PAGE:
In the series of what a great city London is and what a great part of this city we are lucky enough to reside in, Hampstead Heath has to feature strongly. Before moving here, I’d only been to the Heath a couple of times when visiting friends. In those days the children were small and I was more concerned about keeping the toddlers in sight to appreciate the beauty of this vast green space in the middle of the city.
Also, the press the Heath gets outside of London is not always positive. I’m sure my mother-in-law would be horrified if she thought we spent any time on Hampstead Heath as she knows it only for its reputation with certain kinds of nocturnal activities.
But in the past few weeks I’ve been truly surprised how excellent the Heath is for everything from dog walking, playing with kids, kite flying to swimming.
|A beautiful red kite|
There are several swimming ponds, including a separate one for just ladies (although not the Little Britain kind of ladies…). The great Liberty London Girl wrote about the Ladies’ Swimming Pond on her blog a few months ago but I couldn’t really get the sense of it until I saw it with my own eyes.
If you don’t feel that energetic – or brave now the air is getting cooler – you can just sit on a bench on the Heath and read a paper, or go and have a coffee in several of the outdoor and indoor cafes, do a bit of bird-watching or even go foraging.
Which is what my good friend and I did quite early last Sunday morning, when we took part in something called ‘Fungus Foray’ organised by the Heath & Hampstead Society. It was hosted by Andy Overall from the London Fungus Group, who knew everything there is to know about mushrooms.
|Andy showing us some very poisonous fungi|
Before this walk, I thought I knew a little about how to pick the right kinds of mushrooms. But my knowledge, which consisted of recognising a chantarelle (it’s yellow and feathery) and a cep (it’s round and brown with a velvety underside and it smells lovely), and the warnings all Finnish children get from their parents and teachers about not touching anything brightly red, anything with a skirt or anything with speckles on it, just weren’t anywhere enough to go and pick mushrooms on the Heath. After an hour and half following and listening to Andy, together with a keen group of about 15 foragers, I was more confused than at the beginning. All we seemed to find were mushrooms that would either kill you, make you very sick or were not very nice to eat. ‘I wish he could show us something we can actually cook with,’ my friend muttered just before the end of the walk, when we came across a few ceps. We even got to taste one and it was just as I remembered from the many enforced mushroom picking sessions my parents forced me and my big sister on: sweet and buttery.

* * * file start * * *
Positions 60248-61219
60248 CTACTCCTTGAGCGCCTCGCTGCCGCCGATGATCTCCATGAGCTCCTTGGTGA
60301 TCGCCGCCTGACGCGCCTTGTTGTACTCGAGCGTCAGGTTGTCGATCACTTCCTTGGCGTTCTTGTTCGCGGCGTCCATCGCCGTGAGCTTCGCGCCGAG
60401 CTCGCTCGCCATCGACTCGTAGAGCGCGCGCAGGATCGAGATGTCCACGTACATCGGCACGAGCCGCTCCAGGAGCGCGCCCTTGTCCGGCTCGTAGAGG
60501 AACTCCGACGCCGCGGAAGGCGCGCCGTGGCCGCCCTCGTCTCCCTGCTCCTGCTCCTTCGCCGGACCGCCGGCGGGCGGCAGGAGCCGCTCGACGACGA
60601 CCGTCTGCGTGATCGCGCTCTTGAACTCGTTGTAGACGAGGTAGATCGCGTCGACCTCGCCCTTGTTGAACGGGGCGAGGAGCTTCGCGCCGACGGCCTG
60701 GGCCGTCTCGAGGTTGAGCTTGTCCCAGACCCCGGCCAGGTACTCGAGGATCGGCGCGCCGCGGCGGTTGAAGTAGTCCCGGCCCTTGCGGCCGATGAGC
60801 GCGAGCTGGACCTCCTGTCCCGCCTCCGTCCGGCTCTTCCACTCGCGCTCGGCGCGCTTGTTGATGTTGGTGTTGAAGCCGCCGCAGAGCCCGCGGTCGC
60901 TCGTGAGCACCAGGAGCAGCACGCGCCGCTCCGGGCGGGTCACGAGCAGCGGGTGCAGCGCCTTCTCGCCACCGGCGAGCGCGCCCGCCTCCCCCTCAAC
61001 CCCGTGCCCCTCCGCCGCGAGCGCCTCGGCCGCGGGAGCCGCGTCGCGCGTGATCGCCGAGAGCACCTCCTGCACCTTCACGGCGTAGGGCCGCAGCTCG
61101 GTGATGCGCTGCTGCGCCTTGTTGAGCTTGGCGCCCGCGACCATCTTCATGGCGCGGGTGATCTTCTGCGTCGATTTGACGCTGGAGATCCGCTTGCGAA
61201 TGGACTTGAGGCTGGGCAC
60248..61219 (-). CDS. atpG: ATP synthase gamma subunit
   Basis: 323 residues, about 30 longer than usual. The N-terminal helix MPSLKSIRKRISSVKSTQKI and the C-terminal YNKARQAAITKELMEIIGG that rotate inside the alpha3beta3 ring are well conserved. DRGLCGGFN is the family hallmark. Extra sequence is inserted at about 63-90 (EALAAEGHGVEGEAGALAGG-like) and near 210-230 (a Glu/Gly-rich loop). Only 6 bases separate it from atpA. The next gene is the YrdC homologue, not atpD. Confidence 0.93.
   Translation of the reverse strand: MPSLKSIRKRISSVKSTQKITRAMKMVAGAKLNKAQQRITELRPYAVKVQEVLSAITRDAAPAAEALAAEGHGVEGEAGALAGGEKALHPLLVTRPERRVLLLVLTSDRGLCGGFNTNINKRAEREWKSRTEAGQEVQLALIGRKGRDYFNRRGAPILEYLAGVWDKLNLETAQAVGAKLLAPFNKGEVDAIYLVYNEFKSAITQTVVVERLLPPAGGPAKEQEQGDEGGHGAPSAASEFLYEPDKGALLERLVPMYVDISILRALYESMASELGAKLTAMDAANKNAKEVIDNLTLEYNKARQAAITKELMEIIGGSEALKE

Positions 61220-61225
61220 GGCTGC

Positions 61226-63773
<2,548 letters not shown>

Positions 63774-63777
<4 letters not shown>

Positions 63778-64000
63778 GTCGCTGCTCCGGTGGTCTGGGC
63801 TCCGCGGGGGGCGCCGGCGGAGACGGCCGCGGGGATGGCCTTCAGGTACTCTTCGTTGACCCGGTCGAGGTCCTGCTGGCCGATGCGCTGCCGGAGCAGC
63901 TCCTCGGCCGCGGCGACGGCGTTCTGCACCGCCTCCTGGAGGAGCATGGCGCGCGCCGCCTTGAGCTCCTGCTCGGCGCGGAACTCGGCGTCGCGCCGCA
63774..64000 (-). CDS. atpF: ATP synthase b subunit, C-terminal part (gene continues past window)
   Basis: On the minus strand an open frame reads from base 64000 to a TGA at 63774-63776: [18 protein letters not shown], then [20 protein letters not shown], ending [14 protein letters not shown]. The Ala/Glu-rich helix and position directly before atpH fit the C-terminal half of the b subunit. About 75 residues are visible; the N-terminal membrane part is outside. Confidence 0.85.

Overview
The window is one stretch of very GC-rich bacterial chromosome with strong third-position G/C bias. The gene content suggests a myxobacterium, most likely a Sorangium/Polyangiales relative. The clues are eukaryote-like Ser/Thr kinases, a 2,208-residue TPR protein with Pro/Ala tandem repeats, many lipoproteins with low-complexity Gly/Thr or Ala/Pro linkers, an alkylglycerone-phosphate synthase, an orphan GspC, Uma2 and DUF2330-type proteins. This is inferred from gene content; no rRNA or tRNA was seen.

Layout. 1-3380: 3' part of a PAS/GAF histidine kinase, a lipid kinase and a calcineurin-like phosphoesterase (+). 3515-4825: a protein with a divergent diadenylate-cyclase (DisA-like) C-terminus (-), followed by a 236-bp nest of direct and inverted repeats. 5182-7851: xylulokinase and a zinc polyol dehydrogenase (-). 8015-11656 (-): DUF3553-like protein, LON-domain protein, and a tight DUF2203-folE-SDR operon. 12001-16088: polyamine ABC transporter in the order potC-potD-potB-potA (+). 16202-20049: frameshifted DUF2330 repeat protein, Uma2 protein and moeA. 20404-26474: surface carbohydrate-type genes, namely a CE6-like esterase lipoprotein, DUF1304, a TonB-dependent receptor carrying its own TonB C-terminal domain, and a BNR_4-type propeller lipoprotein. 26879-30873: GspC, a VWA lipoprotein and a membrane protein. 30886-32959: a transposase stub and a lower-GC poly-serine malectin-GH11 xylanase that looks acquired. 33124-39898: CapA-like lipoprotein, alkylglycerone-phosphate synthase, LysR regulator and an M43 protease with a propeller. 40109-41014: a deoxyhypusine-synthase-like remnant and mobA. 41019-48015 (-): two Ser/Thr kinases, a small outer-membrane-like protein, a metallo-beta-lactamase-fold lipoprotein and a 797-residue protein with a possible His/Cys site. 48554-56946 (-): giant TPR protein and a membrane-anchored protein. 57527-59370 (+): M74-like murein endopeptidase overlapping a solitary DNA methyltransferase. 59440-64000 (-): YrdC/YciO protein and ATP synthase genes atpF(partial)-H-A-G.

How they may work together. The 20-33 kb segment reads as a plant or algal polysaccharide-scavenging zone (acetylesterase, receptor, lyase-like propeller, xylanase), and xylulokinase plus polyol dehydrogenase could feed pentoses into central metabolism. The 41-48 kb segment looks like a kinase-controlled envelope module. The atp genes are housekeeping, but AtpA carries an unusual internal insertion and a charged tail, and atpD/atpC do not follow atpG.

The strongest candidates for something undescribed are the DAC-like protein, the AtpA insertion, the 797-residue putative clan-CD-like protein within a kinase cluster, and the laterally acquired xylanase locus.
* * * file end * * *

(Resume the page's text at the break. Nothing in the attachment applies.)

|Me with a cep. Please note this was early on a Sunday morning…|
So now I know which fungi to pick and one spot on the Heath where to find them. Together with fifteen other locals…guess I’ll be getting my ceps from the supermarket then.